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Where Are My F*cking Keys?!?

I know I’m not the only one who swears to God! her keys are in her purse (or on the kitchen counter, front hall table, whatever), and then spends 20 minutes tearing apart her house trying to find them. It’s annoying whatever age you are, but it definitely seems more common as you get older. Once you hit a certain age, you start asking yourself, “Is this it? Am I getting senile?”

Chances are pretty good that you’re not. According to the World Health Organization, only 5 – 8% of people over 60 have dementia. But age-related memory loss is real—and a real pain in the ass. Luckily, there are things you can do to improve your memory as you age.

Wait…What Were We Talking About?

Oh, yeah—memory loss. 😃 

Mild forgetfulness, like misplacing your keys or forgetting a bill, is part of aging. This is because the part of the brain responsible for storing memories deteriorates with age, as do the proteins and hormones that protect and repair brain cells. Moreover, blood flow to the brain decreases, and that can impact cognitive skills.

The good news? Building a fit body helps your brain, too. That means you can protect your memory if you’re:

    • Eating food rich in Omega-3 fats: According to the Harvard Health Letter, the evidence that omega-3s preserve thinking skills is “reasonably strong,” especially when the nutrient comes in food rather than a supplement.  But if you’re like me and don’t like fish, here’s my go-to source.
    • Exercising regularly: Studies show that aerobic exercise reduces the risk of dementia.
    • Getting enough sleep: Not only does a good night’s sleep help you take in new information when you’re awake, it’s also when you turn that information into memory.

You’re probably doing a lot of these things already—or at least you’re trying to! But perhaps the coolest way to protect your brain is to keep being curious about the world around you. 

Get Curious to Give Your Brain a Fighting Chance

Brain-training games got a lot of press just a few years ago, but their ability to slow memory loss is still being debated. However, this book I read, Successful Aging, suggests curiosity might have more impact.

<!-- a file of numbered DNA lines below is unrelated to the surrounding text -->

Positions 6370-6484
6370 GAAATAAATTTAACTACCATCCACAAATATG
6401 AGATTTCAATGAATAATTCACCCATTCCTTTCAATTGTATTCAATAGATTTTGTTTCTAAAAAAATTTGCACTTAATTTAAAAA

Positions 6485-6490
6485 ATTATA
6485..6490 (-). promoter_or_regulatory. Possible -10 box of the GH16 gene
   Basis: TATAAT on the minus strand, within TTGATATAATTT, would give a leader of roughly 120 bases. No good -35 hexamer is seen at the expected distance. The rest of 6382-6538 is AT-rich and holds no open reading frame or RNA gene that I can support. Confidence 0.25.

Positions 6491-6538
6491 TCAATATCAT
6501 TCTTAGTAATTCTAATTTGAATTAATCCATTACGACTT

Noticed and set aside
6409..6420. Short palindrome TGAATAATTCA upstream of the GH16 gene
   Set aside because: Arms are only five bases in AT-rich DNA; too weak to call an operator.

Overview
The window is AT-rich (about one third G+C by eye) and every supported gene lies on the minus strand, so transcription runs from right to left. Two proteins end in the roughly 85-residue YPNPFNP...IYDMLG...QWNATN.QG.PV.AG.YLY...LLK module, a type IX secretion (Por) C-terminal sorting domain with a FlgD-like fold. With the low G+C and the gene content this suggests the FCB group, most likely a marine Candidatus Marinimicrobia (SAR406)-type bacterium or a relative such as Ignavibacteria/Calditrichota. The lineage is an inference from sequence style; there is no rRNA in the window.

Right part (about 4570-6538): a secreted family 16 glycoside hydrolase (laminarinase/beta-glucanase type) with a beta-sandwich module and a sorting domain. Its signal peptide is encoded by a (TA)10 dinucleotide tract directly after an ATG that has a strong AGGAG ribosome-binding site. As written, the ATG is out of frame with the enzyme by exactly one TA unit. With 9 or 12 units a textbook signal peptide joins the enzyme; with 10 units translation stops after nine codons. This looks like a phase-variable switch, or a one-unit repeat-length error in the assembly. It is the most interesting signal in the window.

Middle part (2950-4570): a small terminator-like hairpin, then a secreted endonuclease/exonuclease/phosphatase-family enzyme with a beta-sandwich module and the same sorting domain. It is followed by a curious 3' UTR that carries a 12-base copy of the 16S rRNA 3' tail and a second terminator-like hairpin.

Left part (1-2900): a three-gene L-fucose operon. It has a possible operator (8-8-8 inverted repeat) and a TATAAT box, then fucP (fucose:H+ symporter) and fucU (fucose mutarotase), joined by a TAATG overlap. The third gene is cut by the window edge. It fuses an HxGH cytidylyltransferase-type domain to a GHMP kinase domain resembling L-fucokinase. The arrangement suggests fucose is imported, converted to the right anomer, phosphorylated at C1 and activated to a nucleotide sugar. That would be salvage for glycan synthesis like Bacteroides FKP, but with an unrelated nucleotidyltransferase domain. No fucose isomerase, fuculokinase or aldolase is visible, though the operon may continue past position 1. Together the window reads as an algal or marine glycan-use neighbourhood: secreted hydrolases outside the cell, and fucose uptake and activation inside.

Basically, we’re talking about novelty seeking, lifelong learning and an openness to new experiences. Our desire for variety dwindles as we age, and honestly, that’s understandable. Our lives are already full of experiences, so sometimes it’s hard to get excited about something new. Plus, we’re busy with jobs and family— you know, life!—and we’re tired. 

But here’s the thing, if we can maintain our curiosity, or better yet cultivate it, we can stave off cognitive decline. How do we do that? I don’t really know, but maybe we start by: 

    • Asking questions: What is something you’ve always wondered? Ask the question and then go find the answer.  
    • Traveling: Did you know that 40% of Americans have never been out of the country? And 54% have only visited 10 states or less. Nothing gets you out of your comfort zone than seeing new places.
    • Engaging with others: Much like traveling, talking to people is another good way to stretch your brain—especially if you make the effort to meet people who aren’t like you.
    • Trying something new: There are so many ways for people to keep learning. One of my favorites is Dabble, a free app that lets you sign up for introductory lessons on a wide variety of topics.

When You’re Curious, You Find Lots of Interesting Things to Do – Walt Disney

Does it sound a little ass backwards to say you can develop your curiosity by going out and trying new things? Maybe, but I look at curiosity like a muscle. You’ve got to use it or you might lose it. And once you get started, I think you’ll be surprised at how each new experience increases your motivation to find others.

Wishing you all the best in health,

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